The ongoing effort to discredit Higgins persists, driven by the release of leaked texts and intense resentment over her audacity to expose influential institutions.

Even within the context of Coalition-News Corp campaigns against Labor, the conspiracy theory surrounding Brittany Higgins and her partner David Sharaz allegedly collaborating with Labor to “weaponize” Higgins’ sexual assault allegations against then-defence minister Linda Reynolds in 2021 appears notably unsubstantiated and hypocritical.

Upon closer examination, the accusation that then-opposition Senator Katy Gallagher misled Parliament seems to have originated from a heated exchange in Senate estimates, sparked by Reynolds implying that Labor instigated Higgins’ allegations (“I know where this started”). This prompted a heated response from Labor’s then-foreign affairs spokeswoman, Senator Penny Wong, and Gallagher. This stands in contrast to instances such as a prime minister delivering a prepared, blatantly false response during question time about the “Gaetjens review” and the awareness within the prime minister’s office regarding the allegations.

In the broader context of Coalition-News Corp campaigns against Labor, the conspiracy theory regarding Brittany Higgins and her partner David Sharaz supposedly collaborating with Labor to “weaponize” Higgins’ sexual assault allegations against then-defence minister Linda Reynolds in 2021 appears lacking in substantial evidence and carries a notable air of hypocrisy.

Upon closer scrutiny, the assertion that then-opposition Senator Katy Gallagher misled Parliament appears to have arisen from a heated exchange in Senate estimates. This was triggered by Reynolds insinuating that Labor played a role in initiating Higgins’ allegations (“I know where this started”), provoking a strong reaction from Labor’s then-foreign affairs spokeswoman, Senator Penny Wong, and Gallagher. This stands in stark contrast to instances where a prime minister delivered a prepared, overtly false response during question time regarding the “Gaetjens review” and the level of awareness within the prime minister’s office concerning the allegations.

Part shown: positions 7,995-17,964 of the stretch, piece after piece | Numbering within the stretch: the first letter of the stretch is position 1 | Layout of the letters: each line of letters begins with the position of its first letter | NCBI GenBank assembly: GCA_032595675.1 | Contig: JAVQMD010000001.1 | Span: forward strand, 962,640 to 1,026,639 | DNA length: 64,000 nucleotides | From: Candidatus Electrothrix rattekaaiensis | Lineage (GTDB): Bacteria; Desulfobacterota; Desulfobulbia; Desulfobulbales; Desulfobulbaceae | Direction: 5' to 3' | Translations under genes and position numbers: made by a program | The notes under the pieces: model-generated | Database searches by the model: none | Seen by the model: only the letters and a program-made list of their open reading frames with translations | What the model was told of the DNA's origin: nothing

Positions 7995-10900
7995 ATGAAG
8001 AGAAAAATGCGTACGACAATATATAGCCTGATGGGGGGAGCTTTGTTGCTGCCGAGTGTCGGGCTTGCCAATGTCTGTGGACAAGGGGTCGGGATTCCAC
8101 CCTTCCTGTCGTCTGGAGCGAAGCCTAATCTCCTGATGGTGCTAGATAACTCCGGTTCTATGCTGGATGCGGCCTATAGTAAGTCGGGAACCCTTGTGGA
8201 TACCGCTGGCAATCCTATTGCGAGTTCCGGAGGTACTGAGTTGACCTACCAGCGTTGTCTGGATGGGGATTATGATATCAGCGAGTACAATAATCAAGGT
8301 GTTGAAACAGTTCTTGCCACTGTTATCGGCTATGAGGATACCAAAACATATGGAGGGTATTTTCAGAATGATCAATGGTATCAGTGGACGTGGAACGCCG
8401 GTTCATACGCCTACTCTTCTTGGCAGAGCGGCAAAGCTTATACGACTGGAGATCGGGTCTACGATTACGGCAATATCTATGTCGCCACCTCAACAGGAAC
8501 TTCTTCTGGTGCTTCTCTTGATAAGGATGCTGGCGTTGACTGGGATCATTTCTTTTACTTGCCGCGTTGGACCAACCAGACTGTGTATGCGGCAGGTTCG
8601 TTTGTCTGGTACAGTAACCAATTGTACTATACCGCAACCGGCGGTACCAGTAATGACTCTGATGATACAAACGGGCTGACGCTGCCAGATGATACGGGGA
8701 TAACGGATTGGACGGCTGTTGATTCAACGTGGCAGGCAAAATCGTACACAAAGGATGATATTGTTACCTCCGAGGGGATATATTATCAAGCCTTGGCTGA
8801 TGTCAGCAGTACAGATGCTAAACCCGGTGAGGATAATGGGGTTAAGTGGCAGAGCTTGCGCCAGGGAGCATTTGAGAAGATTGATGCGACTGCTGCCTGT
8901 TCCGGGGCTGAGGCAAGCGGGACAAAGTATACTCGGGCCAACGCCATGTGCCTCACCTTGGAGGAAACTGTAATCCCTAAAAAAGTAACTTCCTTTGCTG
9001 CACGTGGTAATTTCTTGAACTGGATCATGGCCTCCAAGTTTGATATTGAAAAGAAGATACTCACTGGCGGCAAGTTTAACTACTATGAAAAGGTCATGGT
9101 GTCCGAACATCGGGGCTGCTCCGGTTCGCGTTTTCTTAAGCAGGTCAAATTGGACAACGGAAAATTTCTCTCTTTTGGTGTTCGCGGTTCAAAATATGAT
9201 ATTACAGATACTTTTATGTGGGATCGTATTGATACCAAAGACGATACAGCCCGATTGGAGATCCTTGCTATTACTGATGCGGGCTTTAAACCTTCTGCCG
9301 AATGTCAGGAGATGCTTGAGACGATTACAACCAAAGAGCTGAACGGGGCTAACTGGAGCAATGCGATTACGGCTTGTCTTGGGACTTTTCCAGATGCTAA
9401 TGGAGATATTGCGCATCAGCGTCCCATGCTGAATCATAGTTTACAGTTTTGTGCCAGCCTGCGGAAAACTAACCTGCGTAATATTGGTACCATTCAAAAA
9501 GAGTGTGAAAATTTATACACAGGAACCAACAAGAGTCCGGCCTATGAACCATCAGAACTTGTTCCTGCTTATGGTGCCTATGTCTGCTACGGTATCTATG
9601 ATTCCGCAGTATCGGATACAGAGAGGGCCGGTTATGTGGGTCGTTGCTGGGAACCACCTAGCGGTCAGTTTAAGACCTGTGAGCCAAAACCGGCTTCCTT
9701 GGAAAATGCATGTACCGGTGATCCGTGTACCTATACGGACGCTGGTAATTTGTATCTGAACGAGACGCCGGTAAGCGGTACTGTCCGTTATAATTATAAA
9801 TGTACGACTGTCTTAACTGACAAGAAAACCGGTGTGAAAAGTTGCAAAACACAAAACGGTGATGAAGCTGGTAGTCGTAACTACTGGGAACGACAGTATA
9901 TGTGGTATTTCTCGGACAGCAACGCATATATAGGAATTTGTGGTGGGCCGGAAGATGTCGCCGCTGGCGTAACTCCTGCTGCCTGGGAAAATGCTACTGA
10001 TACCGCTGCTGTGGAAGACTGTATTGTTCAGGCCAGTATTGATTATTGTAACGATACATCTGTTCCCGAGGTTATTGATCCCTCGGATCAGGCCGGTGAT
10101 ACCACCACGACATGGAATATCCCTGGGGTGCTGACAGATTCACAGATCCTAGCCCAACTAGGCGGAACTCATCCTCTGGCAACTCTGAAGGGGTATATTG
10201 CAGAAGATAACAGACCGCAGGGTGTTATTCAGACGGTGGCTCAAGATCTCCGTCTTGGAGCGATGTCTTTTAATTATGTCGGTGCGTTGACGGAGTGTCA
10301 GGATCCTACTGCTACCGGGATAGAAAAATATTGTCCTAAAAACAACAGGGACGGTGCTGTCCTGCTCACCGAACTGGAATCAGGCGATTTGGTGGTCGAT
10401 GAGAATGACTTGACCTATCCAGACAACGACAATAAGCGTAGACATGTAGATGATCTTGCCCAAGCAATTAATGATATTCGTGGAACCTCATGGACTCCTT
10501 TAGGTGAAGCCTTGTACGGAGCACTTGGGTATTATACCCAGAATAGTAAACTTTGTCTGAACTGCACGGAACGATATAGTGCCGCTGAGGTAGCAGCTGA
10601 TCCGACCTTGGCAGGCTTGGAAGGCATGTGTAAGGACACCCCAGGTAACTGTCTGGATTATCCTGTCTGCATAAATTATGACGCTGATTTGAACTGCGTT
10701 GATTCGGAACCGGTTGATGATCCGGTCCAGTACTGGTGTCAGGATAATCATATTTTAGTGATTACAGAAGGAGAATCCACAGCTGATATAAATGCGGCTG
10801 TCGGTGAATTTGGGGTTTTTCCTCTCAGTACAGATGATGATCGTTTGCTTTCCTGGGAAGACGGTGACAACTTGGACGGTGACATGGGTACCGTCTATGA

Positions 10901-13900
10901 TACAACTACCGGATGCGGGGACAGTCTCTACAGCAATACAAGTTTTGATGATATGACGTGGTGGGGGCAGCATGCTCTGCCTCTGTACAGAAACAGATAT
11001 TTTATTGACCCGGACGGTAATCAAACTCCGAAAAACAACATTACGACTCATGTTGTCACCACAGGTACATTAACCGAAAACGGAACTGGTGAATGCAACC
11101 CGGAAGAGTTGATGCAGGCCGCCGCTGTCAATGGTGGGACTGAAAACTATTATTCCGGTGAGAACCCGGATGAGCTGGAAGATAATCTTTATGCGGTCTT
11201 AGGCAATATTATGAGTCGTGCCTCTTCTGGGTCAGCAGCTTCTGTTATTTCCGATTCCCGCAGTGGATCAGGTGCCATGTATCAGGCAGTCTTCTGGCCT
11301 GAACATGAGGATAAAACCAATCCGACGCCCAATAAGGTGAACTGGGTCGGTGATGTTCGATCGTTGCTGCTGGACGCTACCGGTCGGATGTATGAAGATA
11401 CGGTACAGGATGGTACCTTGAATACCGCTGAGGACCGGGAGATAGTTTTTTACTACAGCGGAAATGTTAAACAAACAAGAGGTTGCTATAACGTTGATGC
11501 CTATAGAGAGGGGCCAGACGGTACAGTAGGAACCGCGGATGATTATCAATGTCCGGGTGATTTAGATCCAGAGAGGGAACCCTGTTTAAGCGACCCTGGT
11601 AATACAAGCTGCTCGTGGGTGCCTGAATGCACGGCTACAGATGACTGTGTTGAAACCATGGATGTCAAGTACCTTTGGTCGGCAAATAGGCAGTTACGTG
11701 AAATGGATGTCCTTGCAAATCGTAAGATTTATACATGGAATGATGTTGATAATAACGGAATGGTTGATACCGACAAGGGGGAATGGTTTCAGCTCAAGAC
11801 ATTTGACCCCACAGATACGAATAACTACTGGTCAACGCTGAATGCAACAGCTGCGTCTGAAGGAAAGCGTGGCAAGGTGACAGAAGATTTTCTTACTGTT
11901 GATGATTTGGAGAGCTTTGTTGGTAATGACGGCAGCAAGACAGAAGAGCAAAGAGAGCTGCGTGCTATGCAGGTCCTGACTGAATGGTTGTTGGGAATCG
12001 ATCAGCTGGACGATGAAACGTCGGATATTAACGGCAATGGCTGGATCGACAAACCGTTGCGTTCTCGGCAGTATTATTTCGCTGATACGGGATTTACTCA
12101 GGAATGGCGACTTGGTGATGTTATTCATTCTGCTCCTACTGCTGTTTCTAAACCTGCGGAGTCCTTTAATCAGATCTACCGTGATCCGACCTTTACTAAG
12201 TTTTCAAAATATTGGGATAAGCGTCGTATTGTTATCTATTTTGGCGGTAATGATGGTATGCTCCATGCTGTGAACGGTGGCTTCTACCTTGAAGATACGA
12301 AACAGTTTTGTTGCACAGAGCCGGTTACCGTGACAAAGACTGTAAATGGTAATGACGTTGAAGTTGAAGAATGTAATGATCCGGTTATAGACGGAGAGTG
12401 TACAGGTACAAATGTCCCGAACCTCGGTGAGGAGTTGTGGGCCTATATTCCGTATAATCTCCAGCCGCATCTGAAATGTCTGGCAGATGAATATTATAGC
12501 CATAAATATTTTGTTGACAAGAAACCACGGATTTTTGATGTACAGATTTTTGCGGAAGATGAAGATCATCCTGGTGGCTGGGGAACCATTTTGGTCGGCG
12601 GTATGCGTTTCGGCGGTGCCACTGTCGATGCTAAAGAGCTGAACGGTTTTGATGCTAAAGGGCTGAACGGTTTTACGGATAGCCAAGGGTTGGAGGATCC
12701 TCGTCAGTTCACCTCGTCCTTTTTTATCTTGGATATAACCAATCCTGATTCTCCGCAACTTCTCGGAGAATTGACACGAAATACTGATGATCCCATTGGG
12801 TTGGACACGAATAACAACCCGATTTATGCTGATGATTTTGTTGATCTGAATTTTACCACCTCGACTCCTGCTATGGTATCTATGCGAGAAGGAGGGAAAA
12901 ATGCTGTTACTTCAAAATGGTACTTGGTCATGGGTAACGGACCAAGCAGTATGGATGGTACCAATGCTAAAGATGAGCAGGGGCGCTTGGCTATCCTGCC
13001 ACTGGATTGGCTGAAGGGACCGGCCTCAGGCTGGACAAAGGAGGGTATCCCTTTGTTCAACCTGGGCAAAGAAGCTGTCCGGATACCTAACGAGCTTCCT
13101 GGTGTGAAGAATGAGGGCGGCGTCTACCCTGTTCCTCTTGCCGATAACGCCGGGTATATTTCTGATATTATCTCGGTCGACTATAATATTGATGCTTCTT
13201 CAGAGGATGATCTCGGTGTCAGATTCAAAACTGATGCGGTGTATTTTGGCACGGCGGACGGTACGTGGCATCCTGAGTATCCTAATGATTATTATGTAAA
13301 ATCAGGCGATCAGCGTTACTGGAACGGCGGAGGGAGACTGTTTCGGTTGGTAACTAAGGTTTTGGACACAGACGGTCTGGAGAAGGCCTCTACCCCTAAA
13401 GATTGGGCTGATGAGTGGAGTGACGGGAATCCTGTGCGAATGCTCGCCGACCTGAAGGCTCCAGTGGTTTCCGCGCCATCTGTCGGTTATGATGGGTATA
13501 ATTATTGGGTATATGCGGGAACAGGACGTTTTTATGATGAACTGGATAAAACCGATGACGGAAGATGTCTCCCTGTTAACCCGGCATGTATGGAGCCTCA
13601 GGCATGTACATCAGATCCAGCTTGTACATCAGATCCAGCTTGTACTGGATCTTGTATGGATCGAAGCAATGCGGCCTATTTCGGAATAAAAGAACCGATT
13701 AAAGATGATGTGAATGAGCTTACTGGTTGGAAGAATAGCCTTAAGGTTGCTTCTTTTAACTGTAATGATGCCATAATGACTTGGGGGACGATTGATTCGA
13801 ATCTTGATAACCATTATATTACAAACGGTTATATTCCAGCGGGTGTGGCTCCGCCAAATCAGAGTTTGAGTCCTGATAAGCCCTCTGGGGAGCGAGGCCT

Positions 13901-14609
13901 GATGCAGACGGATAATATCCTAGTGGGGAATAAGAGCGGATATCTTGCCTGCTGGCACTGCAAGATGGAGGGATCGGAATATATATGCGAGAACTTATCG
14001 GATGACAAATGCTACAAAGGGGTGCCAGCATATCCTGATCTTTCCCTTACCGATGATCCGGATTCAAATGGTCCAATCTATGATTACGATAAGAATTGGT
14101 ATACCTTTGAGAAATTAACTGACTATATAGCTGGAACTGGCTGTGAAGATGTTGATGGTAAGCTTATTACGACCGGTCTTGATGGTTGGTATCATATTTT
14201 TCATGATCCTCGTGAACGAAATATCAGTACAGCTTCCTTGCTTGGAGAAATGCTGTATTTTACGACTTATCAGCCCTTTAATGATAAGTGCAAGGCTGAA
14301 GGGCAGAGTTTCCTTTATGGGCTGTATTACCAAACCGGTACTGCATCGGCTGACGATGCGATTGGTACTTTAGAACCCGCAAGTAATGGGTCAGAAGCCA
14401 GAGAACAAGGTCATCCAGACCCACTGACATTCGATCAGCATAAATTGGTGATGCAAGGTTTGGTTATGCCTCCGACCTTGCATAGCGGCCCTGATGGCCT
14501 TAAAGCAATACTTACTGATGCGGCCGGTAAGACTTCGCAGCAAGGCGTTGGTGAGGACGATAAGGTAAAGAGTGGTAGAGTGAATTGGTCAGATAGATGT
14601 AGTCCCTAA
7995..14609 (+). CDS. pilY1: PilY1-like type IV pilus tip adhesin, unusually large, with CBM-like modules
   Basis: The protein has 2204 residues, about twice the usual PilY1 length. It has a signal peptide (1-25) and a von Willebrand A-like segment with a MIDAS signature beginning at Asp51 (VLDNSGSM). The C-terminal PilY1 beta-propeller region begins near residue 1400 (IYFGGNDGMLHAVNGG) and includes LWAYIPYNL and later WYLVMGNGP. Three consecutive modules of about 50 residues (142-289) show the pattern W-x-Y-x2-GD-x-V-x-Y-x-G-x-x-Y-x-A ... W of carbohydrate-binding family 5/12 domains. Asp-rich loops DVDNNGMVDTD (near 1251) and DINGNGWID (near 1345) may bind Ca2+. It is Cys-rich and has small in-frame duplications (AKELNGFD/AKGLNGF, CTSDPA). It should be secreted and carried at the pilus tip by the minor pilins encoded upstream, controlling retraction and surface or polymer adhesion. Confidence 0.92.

Since then, especially with the unauthorized disclosure of her private communications, the campaign to discredit her has intensified.

The individuals behind this effort— an aggrieved political party and its operatives, bolstered by supportive media outlets, and a federal police force marred by compromise and politicization—have now been joined by other media companies. Notably, both Seven and the Daily Mail, owned by right-wing billionaires, have coincidentally become part of this alliance.

Within the recent onslaught, which relies on leaked texts to politicians and staff, there’s a persistent claim that there was something inherently improper about Higgins and Sharaz seeking to garner political attention for her pursuit of justice and the exposure of Parliament House’s toxic culture. The insinuation within these attacks suggests that genuine victims of assault should rely solely on the criminal justice system, rather than attempting to involve politicians, especially those in opposition.

As every woman in Australia is acutely aware, relying solely on the criminal justice system in cases of alleged rape often leads to the perpetrator walking free. Despite increased reporting of sexual assault and a heightened commitment from law enforcement and prosecutors to take these crimes seriously, the national conviction rate remains a matter of disgrace, estimated to range from 3% to 12% of cases. It appears that justice for sexual assault victims is elusive within the very system designed to provide it.

If Higgins and Sharaz are to be faulted for anything, it’s essentially engaging in a common practice in Canberra—seeking to influence politicians to achieve a desired outcome. In their case, the outcome is one they should rightfully take pride in—the Commonwealth Parliament finally taking measures to address the toxic working environment for political staffers and offering more avenues of recourse for victims of assault, harassment, and bullying.

While it’s deemed acceptable for large corporations, media entities, and the affluent to influence politicians, the same courtesy doesn’t seem to extend to a woman alleging sexual assault—an assertion that sparks outrage. The implication is that Higgins somehow deserves to have her private texts leaked for participating in such advocacy. In other words, she was, unjustly, inviting this intrusion.

Interestingly, there’s no clamor for the release of texts exchanged between lobbyists, corporate executives, tycoons, politicians, and journalists—an exposure that could arguably reveal more about the dynamics of power in Australia than the leaked texts of Higgins.

As many observers have pointed out, the message conveyed by the recent attacks on Higgins discourages women from reporting sexual assault, instilling fear of a massive invasion of privacy as a consequence. This is not just an unintended side effect but rather one of the deliberate objectives.

Higgins’ ordeal serves as a punitive example within a power system, intending to communicate to all women that accusing a man of sexual assault will expose them to severe repercussions, extending beyond the pain of watching the perpetrator go free.

For women who dare to make such accusations, especially when it inconveniences those in power, the repercussions are bound to be profoundly distressing.